ith Thursday's announcement of the 2011 Golden Globe nominations, the Oscar race is officially in full swing. The Globes nods, however, are hardly a perfect preview of what Academy Awards voters are thinking. For starters, by dividing the major motion-picture races into two categories, comedy and drama, the Globes make room for twice as many nominees. But the nominations announcement comes at the tail end of a busy week in awards season — many critics' organizations just handed out honors and the Screen Actors Guild announced its nods — and pundits often take the opportunity to gauge how the Oscar race is stacking up. Which films and actors just saw their awards stock rise, or fall? Here's a look at the winners and losers:
As expected, The Artist "cemented its position as the season's frontrunner," says Guy Lodge at HitFix. The charming silent film's six nominations — which include Best Comedy Picture, Director (Michael Hazanavicius), Comedy Actor (Jean Dujardin), and Supporting Actress (Berenice Bejo) —make The Artist the film to beat. (Sadly, Uggie the dog continues to be overlooked.)
For a while, it looked as if Oscar chances for Ides of March, the political thriller directed by and starring George Clooney, were nil. The awards-season machinery has so far largely ignored the film, making its four Globe nods "the biggest surprise" of the day, says Oliver Lyttelton at Indie Wire. The film's strong showing — Best Drama Picture, Director (Clooney), Drama Actor (Ryan Gosling), and Screenplay — undeniably brings the film "back into the awards discussion," says Adam Waldowski at Gold Derby. With his additional Best Actor nod for The Descendants — not to mention that film's impressive five nominations — "George Clooney is the King of the Globes this year," says Steve Pond at The Wrap.
Four of the Oscars' Best Actress slots have been all-but-locked for a while now: Viola Davis for The Help, Meryl Streep for The Iron Lady, Michelle Williams for My Week with Marilyn, and Glenn Close for Albert Nobbs. But with consecutive nods from SAG and the Golden Globes, Tilda Swinton "does seem to be firming up" her position as that fifth nominee for her performance as the mother of a teen who commits a school shooting in We Need to Talk About Kevin, says Willa Paskin at New York.
With its five nods, The Help also had a strong Globes showing, and is seen as a likely bet for four major Oscar nominations at this point: Best Picture, Best Actress (Davis), and Best Supporting Actress (Octavia Spencer and Jessica Chastain). For a while, Chastain's awards prospects seemed uncertain, says Lodge, but "her awards season narrative has been set" now thanks to a burst of momentum from the SAG, the Globes, and the Critics Choice Awards.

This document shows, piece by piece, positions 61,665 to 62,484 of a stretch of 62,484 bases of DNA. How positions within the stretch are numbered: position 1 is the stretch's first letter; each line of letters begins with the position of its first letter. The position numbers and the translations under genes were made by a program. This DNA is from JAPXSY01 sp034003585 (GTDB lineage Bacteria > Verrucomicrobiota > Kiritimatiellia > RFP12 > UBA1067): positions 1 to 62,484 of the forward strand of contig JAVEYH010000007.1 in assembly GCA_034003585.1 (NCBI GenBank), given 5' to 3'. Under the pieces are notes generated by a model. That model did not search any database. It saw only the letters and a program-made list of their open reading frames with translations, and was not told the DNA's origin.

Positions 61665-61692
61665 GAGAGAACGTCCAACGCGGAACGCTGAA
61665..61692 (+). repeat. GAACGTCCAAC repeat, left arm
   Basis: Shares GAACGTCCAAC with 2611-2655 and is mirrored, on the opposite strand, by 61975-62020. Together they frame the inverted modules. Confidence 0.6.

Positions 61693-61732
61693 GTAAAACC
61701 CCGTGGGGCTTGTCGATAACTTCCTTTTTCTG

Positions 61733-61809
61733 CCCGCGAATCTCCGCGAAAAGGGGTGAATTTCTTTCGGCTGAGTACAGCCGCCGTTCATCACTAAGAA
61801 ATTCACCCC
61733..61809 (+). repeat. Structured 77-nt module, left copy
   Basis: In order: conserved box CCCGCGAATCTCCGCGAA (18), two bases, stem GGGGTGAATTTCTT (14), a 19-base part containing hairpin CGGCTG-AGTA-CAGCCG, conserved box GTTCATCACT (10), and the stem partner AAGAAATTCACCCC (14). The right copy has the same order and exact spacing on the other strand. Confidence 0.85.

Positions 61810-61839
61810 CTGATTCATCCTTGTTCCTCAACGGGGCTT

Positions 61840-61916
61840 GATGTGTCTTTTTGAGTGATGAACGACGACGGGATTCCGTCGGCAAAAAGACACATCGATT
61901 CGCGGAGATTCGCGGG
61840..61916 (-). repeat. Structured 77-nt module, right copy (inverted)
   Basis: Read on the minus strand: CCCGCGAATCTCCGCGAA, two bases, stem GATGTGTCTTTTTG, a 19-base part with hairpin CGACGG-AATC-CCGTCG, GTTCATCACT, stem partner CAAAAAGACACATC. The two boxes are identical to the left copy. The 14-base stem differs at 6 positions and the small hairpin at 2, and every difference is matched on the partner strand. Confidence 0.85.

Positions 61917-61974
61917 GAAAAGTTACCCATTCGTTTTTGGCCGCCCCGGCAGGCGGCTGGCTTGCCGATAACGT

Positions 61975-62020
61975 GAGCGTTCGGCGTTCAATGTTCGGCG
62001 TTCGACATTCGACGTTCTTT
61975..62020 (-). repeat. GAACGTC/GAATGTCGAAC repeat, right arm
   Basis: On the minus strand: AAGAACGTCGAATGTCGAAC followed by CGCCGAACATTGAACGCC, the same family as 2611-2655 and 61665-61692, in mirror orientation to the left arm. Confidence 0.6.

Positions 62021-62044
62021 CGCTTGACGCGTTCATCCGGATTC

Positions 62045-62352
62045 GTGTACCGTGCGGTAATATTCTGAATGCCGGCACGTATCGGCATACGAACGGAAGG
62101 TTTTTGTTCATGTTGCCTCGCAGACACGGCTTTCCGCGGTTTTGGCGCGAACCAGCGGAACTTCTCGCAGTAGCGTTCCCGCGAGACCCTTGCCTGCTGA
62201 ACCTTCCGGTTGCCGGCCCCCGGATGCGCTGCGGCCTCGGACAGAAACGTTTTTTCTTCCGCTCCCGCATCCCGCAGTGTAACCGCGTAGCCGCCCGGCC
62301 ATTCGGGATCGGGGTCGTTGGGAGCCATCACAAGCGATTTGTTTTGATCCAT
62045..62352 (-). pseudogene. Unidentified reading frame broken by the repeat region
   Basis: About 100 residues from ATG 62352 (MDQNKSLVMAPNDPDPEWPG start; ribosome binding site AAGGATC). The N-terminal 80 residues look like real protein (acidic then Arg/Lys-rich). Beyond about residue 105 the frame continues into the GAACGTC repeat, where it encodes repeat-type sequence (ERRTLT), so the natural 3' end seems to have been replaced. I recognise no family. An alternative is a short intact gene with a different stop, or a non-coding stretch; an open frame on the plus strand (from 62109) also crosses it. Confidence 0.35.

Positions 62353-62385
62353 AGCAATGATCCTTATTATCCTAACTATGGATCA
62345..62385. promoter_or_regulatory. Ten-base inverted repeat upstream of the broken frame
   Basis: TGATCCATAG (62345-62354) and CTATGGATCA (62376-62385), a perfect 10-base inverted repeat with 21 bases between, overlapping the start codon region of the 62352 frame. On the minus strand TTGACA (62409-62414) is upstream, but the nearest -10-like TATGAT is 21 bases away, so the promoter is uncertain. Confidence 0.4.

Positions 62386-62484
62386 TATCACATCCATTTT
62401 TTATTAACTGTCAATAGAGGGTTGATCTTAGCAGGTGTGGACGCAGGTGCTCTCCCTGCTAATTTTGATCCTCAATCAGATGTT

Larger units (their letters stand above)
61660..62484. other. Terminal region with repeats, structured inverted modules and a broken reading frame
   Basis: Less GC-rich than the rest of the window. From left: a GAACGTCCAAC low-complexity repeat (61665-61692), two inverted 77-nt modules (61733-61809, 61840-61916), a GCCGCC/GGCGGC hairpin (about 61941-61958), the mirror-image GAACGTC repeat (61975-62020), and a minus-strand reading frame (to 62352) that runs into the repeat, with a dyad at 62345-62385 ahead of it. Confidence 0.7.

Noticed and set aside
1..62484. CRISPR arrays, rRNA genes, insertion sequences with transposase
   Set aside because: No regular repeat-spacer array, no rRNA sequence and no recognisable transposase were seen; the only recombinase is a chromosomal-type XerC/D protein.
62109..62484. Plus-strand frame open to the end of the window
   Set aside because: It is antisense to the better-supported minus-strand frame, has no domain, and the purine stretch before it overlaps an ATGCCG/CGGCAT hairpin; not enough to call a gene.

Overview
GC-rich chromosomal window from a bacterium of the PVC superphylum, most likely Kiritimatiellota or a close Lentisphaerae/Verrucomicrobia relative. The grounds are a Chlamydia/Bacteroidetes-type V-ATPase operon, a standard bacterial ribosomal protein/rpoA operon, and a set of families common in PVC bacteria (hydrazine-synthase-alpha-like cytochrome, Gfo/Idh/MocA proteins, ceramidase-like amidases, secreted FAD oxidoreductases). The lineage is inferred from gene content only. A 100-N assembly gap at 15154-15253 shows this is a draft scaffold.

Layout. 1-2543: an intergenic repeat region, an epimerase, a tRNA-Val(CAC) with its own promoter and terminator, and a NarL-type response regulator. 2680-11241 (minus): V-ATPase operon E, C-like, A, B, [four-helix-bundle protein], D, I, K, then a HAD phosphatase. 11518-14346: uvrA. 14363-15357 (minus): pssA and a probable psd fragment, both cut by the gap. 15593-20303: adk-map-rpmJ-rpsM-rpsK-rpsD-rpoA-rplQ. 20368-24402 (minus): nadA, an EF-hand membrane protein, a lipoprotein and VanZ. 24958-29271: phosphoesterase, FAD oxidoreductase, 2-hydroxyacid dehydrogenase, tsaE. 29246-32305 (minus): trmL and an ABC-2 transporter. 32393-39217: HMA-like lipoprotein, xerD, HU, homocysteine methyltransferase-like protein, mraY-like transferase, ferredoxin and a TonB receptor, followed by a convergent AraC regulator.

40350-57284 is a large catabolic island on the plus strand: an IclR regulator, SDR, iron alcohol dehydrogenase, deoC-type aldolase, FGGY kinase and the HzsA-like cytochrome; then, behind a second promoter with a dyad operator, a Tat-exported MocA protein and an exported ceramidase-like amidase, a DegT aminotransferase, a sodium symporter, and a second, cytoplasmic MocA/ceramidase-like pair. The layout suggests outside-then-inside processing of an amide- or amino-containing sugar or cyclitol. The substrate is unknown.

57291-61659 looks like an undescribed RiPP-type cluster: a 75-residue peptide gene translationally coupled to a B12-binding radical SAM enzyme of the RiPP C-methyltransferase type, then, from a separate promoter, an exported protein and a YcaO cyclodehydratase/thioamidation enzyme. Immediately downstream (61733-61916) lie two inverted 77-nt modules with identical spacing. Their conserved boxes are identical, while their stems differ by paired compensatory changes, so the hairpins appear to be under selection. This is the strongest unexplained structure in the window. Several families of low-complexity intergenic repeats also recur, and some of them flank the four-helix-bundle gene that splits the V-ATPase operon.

Extremely Loud and Incredibly Close
A complete shut out from the Globes "came as a decisive blow" for Extremely Loud and Incredibly Close, says Waldowski. The drama, about a boy dealing with his father's death on 9/11, was expected to be a strong contender for Best Picture, Director (Stephen Daldry), Supporting Actress (Sandra Bullock), and Supporting Actor (Max Von Sydow), but after coming up empty at both the Globes and Wednesday's SAG announcements, the film's Oscar chances look seriously diminished.
Bridesmaids scenestealer Melissa McCarthy's awards campaign was on a roll this week, collecting numerous critics' trophies, earning SAG and Critics Choice nominations, and generating Oscar buzz. She failed, however, to make the Globes' shortlist in the Best Comedy Supporting Actress category, leaving critics baffled. "I had to check my Golden Globes score sheet multiple times" to ensure that she was actually missing, says Jeff Labrecque at Entertainment Weekly. Her exclusion is the "most head-scratching snub," says Paskin at New York. Bridesmaids got other boosts, however, thanks to a Best Comedy Picture nod and star Kristen Wiig's inclusion in the Best Comedy Actress division.
Tree of Life
Tree of Life, a film that has polarized critics, was also "completely shut out" from the Golden Globes, says Labrecque. Though Terrence Malick's extremely artsy drama has been racking up Best Picture accolades from a number of critics' groups, neither the film nor acting contenders Brad Pitt and Jessica Chastain were recognized (though the thespians earned nods for Moneyball and The Help, respectively).
War Horse did manage to get nominated for Best Drama Picture — as the field was extended to six, instead of five, nominees — but its director Steven Spielberg had no such luck, says Lyttelton. That the film hasn't received the rousing support that The Artist, The Descendants, and Hugo have is making its Oscar hopes "look incredibly bleak," says Paskin.
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